How did the principles of the Declaration of Independence contribute to the quest to end slavery from colonial times to the outbreak of the Civil War?
- I can interpret primary sources related to Founding principles of liberty, equality, and justice from the colonial era to the outbreak of the Civil War.
- I can explain how laws and policy, courts, and individuals and groups contributed to or pushed back against the quest to end slavery.
- I can create an argument using evidence from primary sources.
- I can analyze issues in history to help find solutions to present-day challenges.
The Northwest Ordinance of 1787 set a precedent that slavery would be banned from future states added to the Union north of the Ohio River. The Southwest Ordinance of 1790, however, allowed slavery in future states south of the Ohio River. As more states petitioned to join the union in the nineteenth century, the debate surrounding the expansion of slavery intensified. Several attempts at a compromise were introduced, including the Missouri Compromise below. The 16th United States Congress passed the legislation on March 3, 1820, and President James Monroe signed it on March 6, 1820. The compromise admitted Maine as a free state and Missouri as a slave state, and it established a boundary in the Louisiana Territory dividing territories into slave and free to avoid future conflict.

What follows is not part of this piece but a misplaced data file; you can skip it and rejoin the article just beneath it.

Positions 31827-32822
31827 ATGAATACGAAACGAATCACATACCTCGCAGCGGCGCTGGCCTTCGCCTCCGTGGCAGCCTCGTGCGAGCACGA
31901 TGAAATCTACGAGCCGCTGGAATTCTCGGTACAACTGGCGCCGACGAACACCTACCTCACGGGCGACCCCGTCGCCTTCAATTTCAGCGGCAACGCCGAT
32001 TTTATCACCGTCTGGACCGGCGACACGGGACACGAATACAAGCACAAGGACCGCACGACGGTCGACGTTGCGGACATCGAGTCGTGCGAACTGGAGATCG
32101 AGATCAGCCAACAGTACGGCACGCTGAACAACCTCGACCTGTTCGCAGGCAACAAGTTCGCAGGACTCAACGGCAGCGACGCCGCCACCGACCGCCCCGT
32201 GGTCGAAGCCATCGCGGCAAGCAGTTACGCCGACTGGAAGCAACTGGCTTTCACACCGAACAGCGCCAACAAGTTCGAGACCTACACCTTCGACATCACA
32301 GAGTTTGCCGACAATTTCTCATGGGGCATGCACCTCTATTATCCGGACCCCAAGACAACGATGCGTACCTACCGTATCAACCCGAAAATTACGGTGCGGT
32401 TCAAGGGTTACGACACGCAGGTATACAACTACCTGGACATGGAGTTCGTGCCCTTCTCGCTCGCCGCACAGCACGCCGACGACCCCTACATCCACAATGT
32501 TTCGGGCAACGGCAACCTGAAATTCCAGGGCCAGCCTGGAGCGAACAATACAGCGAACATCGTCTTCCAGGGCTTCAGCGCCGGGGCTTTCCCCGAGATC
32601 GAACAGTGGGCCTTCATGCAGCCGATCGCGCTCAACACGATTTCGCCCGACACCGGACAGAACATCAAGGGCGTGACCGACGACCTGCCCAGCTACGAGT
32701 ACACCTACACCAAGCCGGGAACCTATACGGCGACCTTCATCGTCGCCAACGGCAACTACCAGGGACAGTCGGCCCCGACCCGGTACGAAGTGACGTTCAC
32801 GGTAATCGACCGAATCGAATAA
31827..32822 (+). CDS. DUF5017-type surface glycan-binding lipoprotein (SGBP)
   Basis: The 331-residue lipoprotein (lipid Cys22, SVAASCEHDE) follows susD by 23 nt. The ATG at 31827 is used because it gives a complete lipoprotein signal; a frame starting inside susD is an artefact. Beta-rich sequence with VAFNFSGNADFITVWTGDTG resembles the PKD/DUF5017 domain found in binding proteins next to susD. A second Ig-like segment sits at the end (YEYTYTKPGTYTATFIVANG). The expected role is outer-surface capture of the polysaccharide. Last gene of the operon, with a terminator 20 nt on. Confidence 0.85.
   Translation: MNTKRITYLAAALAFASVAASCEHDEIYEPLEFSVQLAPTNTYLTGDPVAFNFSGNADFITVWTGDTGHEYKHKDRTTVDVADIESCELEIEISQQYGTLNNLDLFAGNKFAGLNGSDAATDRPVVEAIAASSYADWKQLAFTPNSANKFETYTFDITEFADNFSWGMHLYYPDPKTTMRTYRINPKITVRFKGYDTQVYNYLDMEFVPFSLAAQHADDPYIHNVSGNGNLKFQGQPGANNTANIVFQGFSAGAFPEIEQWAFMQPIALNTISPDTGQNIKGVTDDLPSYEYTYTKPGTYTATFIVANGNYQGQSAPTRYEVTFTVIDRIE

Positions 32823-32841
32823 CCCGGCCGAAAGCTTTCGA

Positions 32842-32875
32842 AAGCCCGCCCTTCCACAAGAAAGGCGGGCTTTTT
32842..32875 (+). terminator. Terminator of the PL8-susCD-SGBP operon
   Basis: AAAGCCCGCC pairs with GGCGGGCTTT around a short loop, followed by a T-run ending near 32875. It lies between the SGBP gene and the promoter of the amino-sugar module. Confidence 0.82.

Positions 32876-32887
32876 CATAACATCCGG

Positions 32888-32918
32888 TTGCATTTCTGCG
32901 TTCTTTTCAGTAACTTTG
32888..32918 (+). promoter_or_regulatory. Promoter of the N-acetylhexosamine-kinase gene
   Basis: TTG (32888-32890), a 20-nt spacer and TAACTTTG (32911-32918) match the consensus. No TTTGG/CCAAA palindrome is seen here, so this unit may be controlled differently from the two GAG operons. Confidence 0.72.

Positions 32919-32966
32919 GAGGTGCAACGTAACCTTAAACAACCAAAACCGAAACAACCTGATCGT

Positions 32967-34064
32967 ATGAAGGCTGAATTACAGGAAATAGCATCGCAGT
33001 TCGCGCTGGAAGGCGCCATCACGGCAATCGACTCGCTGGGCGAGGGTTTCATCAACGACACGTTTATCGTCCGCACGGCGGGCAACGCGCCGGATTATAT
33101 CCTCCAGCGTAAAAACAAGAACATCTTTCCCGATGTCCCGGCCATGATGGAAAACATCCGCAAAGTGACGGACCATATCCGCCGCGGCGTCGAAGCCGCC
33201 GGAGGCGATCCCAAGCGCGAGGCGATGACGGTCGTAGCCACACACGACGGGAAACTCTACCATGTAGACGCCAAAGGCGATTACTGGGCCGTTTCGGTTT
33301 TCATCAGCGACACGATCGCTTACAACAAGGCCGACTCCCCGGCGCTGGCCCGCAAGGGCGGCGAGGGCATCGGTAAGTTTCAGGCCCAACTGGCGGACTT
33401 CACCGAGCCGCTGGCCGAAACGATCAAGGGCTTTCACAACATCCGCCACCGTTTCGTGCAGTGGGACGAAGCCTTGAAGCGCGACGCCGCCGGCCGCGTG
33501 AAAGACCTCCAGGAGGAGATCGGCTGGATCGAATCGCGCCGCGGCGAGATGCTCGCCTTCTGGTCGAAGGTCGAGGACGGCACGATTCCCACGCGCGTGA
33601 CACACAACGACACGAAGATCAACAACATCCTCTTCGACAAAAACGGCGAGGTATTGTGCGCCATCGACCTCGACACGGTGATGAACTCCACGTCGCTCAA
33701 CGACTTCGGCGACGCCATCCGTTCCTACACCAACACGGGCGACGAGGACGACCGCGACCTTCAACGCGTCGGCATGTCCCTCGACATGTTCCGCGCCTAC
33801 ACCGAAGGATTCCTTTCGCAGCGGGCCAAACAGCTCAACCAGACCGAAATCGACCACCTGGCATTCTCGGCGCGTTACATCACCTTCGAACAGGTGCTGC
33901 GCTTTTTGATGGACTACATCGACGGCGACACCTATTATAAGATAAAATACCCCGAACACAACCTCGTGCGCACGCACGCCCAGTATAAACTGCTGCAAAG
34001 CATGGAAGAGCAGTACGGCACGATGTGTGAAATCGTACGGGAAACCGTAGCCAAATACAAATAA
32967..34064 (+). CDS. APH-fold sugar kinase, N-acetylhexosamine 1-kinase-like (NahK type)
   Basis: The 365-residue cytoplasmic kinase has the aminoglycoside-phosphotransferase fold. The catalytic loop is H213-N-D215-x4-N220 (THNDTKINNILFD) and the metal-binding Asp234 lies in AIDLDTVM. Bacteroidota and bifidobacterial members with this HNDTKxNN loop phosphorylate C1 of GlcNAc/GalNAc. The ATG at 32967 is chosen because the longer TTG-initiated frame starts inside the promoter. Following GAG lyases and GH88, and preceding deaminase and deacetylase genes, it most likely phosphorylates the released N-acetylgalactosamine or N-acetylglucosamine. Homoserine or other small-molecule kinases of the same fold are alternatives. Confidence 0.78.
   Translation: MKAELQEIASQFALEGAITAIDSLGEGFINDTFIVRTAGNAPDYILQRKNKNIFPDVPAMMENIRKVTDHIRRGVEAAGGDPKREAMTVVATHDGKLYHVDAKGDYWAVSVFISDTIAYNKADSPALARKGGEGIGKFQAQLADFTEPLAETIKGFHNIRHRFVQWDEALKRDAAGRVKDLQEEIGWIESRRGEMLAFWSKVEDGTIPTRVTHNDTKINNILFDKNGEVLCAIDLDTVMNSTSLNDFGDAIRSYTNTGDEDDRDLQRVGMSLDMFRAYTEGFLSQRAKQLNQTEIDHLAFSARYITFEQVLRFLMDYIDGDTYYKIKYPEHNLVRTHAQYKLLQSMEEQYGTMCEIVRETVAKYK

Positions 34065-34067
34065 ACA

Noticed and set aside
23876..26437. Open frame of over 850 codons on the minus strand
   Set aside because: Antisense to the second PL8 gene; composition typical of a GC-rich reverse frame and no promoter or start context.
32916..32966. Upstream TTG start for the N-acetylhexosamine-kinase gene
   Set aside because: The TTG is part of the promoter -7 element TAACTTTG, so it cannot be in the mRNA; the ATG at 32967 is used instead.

Missouri Compromise (1820)
SEC. 8 . . .That in all that territory ceded by France to the United States, under the name of Louisiana, which lies north of thirty-six degrees and thirty minutes north latitude, not included within the limits of the state, contemplated by this act, slavery and involuntary servitude, otherwise than in the punishment of crimes, whereof the parties shall have been duly convicted, shall be, and is hereby, forever prohibited.
Comprehension and Analysis Questions
- Summarize what this legislation says in your own words.
- Predict this legislation’s effect on sectionalism in the United States
- To what extent is the Missouri Compromise a continuation of or a change in federal policy on the expansion of slavery? Consider the Northwest and Southwest Ordinances referenced in the introduction in your response.